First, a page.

Many of you may not know this, but I can be very absent minded at times. For example, I was so sure I had taken pictures of the loaf of bread I baked, but actually I hadn’t. The bread was very easy and quick to put together. It was different compared to the regular yeasted breads, but I was happy with the way it turned out. I made a wholewheat soda bread this time around, but I’m quite eager to try out the white bread version too. We enjoyed this bread for dinner as well as for breakfast the next morning, with a smear of butter and some homemade Nectarine jam (recipe to follow). Later in the day when I sat down to edit the pictures and blog about it, it appeared I hadn’t taken pictures of the bread at all. ***Gasp*** I know!!! In the life of a blogger, that’s an absolute disaster. I figured, I would have to skip blogging about the bread this time around, atleast till I made this bread again and captured some pictures of it anyway. That’s when I realized, I still had one lonesome slice of the bread left. So please forgive the picture of the lone slice of soda bread.
On to the colcannon; nothing could be simpler to put together. Its a nice way to mix up mashed potatoes. I simply wrapped a couple of clean, washed and brushed potaotes – skin on, in some foil and put them in the oven with the bread and it was ready it by the time the bread was done. I didn’t think the combination of cabbage and potato would work, but I was wrong. This turned out really yummy. It had some nice flavor and texture from the cabbage and the onion. Typically, leftovers of mashed potato are used in the dish. I didn’t have any, so I just roasted some potatoes in the oven to use. You could make some mashed potatoes the regular way, by boiling the potatoes instead. Do what works best for you.
Our tribute to St. Patrick’s Day was a rather subdued one. What are you doing this year to celebrate this day. Leave me a comment, I’d love to hear more.
You can find the recipe I used here.
Recipe from: Crystal’s Tiny Treasures
2 large potatoes, boiled or roasted
1/3 head of cabbage, finely cut
1 onion, finely chopped
Salt, to taste
Crushed black pepper, to taste
Splash of milk, as needed
Small knob of butter
Peel and mash the potatoes.
Heat a small knob of butter in a pan and saute the cabbage till done to your liking,
Mix the cabbage and mashed potato well. Season with salt and pepper. If the mash appears too stiff, add a splash of milk and mix.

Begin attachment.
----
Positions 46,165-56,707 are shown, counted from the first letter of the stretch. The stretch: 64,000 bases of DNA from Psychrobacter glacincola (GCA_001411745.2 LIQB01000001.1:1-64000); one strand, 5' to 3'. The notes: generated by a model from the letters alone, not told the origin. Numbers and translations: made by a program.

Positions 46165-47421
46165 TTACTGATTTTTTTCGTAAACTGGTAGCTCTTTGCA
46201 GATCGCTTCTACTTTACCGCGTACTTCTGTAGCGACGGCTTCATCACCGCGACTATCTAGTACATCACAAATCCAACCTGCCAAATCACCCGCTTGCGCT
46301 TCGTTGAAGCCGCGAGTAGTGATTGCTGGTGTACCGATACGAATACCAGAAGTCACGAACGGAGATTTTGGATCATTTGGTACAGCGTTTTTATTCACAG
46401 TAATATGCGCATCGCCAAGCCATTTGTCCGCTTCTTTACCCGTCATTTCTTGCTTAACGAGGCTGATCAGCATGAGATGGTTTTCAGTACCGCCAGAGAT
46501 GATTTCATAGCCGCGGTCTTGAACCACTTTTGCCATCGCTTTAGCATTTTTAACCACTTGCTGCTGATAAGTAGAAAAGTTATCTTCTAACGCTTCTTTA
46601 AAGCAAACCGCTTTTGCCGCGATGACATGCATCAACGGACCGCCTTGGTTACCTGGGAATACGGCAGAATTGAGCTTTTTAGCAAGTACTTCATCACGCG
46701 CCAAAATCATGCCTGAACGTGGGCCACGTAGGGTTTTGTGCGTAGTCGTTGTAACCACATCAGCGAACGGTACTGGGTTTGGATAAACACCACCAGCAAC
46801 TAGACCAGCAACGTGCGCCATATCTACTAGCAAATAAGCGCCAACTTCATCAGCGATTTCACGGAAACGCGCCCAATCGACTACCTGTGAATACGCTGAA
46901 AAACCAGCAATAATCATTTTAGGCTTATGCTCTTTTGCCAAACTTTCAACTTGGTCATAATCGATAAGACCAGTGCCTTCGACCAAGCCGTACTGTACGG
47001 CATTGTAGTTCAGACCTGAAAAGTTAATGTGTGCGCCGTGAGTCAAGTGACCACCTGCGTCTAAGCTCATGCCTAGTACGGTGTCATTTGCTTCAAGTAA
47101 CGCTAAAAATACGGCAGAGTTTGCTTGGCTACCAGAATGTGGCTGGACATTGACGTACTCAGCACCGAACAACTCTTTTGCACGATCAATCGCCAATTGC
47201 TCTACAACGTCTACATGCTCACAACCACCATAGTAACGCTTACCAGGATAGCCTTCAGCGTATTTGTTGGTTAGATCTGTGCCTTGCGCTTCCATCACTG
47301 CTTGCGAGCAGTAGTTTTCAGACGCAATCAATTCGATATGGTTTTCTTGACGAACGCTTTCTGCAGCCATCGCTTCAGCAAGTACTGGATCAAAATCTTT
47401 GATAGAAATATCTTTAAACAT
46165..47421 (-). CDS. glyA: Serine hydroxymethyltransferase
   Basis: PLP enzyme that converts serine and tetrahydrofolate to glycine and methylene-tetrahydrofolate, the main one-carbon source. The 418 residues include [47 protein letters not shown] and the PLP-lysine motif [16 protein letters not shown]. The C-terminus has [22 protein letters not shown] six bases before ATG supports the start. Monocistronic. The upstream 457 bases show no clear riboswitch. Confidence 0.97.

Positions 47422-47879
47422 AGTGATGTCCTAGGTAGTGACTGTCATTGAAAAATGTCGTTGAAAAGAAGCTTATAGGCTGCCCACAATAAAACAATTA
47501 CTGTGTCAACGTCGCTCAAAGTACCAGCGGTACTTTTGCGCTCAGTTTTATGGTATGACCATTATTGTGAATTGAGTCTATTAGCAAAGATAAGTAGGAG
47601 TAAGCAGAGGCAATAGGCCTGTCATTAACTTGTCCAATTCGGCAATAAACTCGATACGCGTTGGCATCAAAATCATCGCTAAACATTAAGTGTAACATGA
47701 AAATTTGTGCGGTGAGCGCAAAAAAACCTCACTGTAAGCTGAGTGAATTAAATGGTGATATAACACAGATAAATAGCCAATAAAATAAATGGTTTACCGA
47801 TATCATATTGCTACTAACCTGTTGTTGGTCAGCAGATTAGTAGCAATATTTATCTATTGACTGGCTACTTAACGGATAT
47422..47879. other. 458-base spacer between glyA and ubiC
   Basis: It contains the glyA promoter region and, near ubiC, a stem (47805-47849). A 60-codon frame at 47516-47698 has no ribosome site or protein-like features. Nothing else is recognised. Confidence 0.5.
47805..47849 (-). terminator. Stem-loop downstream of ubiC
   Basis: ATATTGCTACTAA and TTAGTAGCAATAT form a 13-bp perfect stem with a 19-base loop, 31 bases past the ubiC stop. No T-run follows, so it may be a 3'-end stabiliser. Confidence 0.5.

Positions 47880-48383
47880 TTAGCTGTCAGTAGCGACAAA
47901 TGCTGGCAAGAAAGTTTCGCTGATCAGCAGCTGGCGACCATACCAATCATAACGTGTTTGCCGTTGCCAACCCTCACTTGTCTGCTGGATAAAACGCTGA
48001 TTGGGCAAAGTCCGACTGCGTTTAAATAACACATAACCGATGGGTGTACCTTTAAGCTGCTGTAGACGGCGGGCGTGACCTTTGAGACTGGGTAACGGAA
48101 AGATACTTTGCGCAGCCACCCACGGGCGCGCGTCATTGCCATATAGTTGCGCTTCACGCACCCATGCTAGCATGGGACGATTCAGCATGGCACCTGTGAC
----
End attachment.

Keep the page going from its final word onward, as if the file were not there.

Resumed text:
Melt some more butter in a pan and saute the onion till it has softened.
Tip in the potato and cabbage mash and mix well. Check the seasonings and adjust, if needed.
I’m excited to share with you, my SRC assignment for this month. I had the wonderful Kate, who authors Food Babbles, a ridiculously delicious blog. Kate has so many wonderful recipes on her blog and that made it really hard to pick one for this months reveal. I was torn between so many treats, but not having access to an oven at the moment, helped me narrow my options down. I went with something I knew I’d love, a delicious breakfast treat, Buttermilk French Toast. I have made French toast before but never with buttermilk and I was curious. Now only recently I got to experience first hand the kind of magic buttermilk does with pancakes and I was very eager to see what it would do to French Toast.
12 slices of bread, if they’re a day or 2 old, its even better
Grated nutmeg or nutmeg powder, to taste
1-2 tbsp. butter
1/2 – 1 tsp. vanilla essence
Extra sugar for the layer of caramel
1/4 cup of raisins, or to taste (optional)
1/4 cup slivered almonds (optional)
Mix warm milk and sugar and stir to dissolve the sugar.
Lightly beat up the eggs, vanilla and nutmeg and add to the cooled down milk mixture. Whisk in to mix well.
Chop up the bread roughly or simply tear the slices of bread into smaller pieces and soak it in the milk and eggs mix.
Add the raisins and stir a little to spread them through the mix.
Let it stand and soak in the liquid. In the meanwhile, you can make the caramel.
Make the caramel either straight on the baking tray, if you’re using a metal one or make it in a pot and pour into the baking dish to cover the base of it. I did the latter. Simply melt the sugar on low heat till it caramelises. Keep an eye on it as is can go from a beautiful caramel to severely burnt in moments.
When your happy with the colour of the caramel, drizzle it over the base of the baking tin while its still hot. As it starts to cool it wont spread around the base.